Trial Protocol

eMethods. Participants, Inclusion and Exclusion Criteria

eReferences

eTable 1. Effect of Treatment on Actigraphy-Based Time in Bed and Sleep Duration on All Days, Workdays and Free Days

eTable 2. Effect of Treatment on Actigraphy-Based Outcomes

eTable 3. Baseline Characteristics of Participants With Complete vs Incomplete Data

eTable 4. Self-Reported Outcomes by Visual Analog Scales

Data Sharing Statement

  • Good Sleep, Better Life—Enhancing Health and Safety With Optimal Sleep JAMA Internal Medicine Invited Commentary April 1, 2022 Mark R. Rosekind, PhD; Rafael Pelayo, MD; Debra A. Babcock, MD

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Tasali E , Wroblewski K , Kahn E , Kilkus J , Schoeller DA. Effect of Sleep Extension on Objectively Assessed Energy Intake Among Adults With Overweight in Real-life Settings : A Randomized Clinical Trial . JAMA Intern Med. 2022;182(4):365–374. doi:10.1001/jamainternmed.2021.8098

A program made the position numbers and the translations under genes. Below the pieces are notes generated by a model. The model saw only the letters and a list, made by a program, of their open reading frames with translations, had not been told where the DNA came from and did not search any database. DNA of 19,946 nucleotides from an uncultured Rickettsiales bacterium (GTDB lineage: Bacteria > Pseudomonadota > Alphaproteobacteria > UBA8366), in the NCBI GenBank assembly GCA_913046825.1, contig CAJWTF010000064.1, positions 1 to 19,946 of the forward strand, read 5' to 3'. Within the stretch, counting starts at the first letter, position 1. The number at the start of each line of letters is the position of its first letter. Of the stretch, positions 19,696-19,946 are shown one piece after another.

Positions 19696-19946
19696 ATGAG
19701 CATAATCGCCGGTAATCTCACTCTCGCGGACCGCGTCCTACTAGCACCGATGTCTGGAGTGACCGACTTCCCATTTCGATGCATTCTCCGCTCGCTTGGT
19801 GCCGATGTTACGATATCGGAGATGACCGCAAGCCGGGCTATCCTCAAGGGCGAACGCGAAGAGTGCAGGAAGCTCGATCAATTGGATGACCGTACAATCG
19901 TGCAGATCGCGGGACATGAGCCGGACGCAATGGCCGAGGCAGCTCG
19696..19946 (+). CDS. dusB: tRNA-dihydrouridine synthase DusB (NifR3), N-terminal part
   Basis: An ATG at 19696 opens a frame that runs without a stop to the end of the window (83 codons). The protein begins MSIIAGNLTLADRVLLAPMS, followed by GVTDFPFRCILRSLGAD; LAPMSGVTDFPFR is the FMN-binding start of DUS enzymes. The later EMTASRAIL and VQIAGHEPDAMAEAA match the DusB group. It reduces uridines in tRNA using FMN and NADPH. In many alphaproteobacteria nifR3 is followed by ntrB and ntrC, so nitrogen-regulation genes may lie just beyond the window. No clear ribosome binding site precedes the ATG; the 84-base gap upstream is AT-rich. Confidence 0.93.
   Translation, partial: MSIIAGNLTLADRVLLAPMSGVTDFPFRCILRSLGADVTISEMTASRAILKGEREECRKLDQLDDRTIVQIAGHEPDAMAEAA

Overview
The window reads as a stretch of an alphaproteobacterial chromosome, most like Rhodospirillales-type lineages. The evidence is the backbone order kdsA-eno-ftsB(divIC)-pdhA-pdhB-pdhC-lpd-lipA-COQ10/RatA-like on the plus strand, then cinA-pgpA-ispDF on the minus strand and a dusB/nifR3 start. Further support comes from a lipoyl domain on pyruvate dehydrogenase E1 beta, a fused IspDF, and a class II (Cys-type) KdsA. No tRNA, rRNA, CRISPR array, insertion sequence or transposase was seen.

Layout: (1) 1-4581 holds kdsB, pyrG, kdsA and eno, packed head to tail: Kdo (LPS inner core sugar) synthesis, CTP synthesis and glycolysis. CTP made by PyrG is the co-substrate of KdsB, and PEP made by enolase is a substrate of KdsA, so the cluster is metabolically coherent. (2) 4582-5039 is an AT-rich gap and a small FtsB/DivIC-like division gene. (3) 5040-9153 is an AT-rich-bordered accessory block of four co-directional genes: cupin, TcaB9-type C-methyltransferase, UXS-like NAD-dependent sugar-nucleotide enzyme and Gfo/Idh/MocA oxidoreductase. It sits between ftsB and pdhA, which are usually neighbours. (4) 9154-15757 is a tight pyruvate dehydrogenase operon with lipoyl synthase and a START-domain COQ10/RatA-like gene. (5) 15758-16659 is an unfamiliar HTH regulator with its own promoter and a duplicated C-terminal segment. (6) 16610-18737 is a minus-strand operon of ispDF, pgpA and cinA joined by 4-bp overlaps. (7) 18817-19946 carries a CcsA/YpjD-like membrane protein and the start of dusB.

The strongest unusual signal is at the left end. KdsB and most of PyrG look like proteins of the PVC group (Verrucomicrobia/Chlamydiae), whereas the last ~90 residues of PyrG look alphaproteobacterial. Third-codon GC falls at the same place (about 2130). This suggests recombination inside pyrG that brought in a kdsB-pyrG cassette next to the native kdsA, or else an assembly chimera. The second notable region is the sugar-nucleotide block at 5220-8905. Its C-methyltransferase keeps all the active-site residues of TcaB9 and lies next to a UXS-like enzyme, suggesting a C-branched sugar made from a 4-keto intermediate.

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Effect of Sleep Extension on Objectively Assessed Energy Intake Among Adults With Overweight in Real-life Settings : A Randomized Clinical Trial

  • 1 Department of Medicine, The University of Chicago, Chicago, Illinois
  • 2 Department of Public Health Sciences, The University of Chicago, Chicago, Illinois
  • 3 Biotechnology Center, Department of Nutritional Sciences, University of Wisconsin–Madison, Madison
  • Invited Commentary Good Sleep, Better Life—Enhancing Health and Safety With Optimal Sleep Mark R. Rosekind, PhD; Rafael Pelayo, MD; Debra A. Babcock, MD JAMA Internal Medicine

Question   What is the effect of sleep extension on objectively assessed energy intake in adults with overweight in their usual home environment?

Findings   In this randomized clinical trial of 80 adults with overweight and habitual sleep less than 6.5 hours per night, those randomized to a 2-week sleep extension intervention significantly reduced their daily energy intake by approximately 270 kcal compared with the control group. Total energy expenditure did not significantly differ between the sleep extension and control groups, resulting in a negative energy balance with sleep extension.